Last week I wrote about the challenges facing project management as a result of evolving business practices. So, how is project management responding to these challenges?
Frankly, I don’t think that we are.
- 71% of projects fail each year
- Projects achieve 93% of what they set out to deliver…
- … and take 84% more time than planned
You have probably seen these statistics, or similar ones, before. These are from the Standish Group’s Chaos report and a UK survey called ‘State of IT Project Management’. Both studies are now a bit out of date, but even if the results are 50% better than when the research was done, the picture is still bleak.
The last great innovation in the way we do projects, in my opinion, was the precedence diagramming method, developed by John Fondahl in the 1960’s. If you use Microsoft Project’s critical path feature, you are using a version of precedence diagramming method. John Fondahl was very influential in developing ways to manage project scheduling for large construction work. He died in September.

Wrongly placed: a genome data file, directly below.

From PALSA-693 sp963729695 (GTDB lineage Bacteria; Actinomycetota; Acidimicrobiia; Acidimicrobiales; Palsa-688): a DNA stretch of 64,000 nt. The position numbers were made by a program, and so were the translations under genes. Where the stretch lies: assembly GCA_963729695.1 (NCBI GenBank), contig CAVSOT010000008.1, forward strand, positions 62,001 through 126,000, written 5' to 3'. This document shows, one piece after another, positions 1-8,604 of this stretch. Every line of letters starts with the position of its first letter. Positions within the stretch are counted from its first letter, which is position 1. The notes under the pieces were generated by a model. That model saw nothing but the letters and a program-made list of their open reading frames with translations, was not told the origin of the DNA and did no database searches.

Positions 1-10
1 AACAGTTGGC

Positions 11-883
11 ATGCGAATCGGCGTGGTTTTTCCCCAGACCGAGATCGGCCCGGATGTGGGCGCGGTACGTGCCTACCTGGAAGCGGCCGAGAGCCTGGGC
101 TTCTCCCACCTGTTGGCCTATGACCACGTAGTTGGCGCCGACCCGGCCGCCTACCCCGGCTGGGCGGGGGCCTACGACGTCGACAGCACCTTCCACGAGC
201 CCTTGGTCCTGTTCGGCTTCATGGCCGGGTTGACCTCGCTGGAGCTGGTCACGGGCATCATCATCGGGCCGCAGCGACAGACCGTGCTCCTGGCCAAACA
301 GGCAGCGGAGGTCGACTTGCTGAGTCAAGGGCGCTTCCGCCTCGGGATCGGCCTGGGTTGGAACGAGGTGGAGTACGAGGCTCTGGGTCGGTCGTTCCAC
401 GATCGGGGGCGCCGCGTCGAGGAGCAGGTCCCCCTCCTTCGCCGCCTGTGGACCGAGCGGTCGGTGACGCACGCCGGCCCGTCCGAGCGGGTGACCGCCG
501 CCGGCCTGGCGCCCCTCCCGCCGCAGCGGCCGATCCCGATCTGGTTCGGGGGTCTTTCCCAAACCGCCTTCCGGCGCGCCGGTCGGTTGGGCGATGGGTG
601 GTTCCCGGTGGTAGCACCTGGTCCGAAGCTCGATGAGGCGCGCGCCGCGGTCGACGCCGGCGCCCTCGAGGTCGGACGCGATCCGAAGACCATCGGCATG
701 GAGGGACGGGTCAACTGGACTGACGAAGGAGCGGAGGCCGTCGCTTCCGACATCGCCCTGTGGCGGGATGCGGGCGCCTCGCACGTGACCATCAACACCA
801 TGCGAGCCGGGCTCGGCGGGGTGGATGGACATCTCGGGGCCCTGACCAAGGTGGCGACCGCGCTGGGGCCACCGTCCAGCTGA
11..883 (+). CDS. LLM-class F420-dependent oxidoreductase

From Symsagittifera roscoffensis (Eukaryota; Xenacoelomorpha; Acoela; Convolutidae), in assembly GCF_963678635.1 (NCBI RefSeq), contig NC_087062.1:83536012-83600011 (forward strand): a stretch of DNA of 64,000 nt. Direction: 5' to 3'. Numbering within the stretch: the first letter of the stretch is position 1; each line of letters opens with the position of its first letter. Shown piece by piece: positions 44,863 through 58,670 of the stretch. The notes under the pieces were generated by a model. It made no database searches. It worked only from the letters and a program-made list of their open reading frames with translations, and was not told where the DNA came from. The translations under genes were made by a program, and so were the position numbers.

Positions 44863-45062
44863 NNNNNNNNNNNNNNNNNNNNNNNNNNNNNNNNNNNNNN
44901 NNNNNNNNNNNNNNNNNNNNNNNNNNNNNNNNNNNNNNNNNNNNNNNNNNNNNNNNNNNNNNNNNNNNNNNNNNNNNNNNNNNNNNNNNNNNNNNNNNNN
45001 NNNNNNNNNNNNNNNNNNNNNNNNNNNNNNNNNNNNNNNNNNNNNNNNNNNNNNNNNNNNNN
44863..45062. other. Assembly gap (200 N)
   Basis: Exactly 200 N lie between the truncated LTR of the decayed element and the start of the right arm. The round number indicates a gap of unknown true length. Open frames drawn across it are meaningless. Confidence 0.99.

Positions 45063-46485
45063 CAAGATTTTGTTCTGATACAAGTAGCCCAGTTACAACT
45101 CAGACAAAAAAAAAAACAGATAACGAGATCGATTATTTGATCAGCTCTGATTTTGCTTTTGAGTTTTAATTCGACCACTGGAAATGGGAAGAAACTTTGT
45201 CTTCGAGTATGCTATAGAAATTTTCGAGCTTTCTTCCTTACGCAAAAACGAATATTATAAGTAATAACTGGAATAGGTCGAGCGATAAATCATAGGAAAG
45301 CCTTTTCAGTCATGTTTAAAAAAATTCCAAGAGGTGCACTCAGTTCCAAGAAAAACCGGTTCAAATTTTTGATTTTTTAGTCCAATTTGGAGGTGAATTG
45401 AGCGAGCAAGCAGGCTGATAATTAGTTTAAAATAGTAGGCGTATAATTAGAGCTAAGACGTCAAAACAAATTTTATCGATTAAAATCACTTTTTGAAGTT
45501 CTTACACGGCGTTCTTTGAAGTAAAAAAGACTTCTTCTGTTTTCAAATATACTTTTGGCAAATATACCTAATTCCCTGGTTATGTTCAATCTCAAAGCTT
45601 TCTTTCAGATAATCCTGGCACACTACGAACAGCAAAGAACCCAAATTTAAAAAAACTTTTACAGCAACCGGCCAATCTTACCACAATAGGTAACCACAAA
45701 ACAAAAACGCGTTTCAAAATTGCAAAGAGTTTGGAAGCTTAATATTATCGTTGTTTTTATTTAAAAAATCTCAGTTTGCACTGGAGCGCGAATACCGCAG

While critical path method and precedence diagramming are very useful, they were designed for the construction industry. How many of us are actively involved today in construction projects? Most of us work with office-based projects, looking at technology, process innovation and business change.
There are probably the same amount of construction projects going on today as there were in the 1960’s – there is a huge amount of building work underway in London, for example, in preparation for the 2012 Olympics. But there are an equally large, if not larger, number of other projects that don’t fall into the construction category, especially now a lot of the repetitive and non-core work is off-shored or out-sourced.
So we are using tools that are decades old and not designed for the projects we manage every day. Do you see the problem?
At the APM conference last month I asked the audience if their project management team was equipped to face the changing requirements of 21st business practices.
63% said they weren’t. Only 8% said they were fully prepared to respond to today’s business challenges. If you were part of the 8% and have some ideas to share, then please get in touch!
There are new ways of working and next week I’ll be looking at some of the tools and techniques in use in other areas, and writing about how project management could make use of those.
Missed last week’s article on the business challenges facing project managers? Catch up here.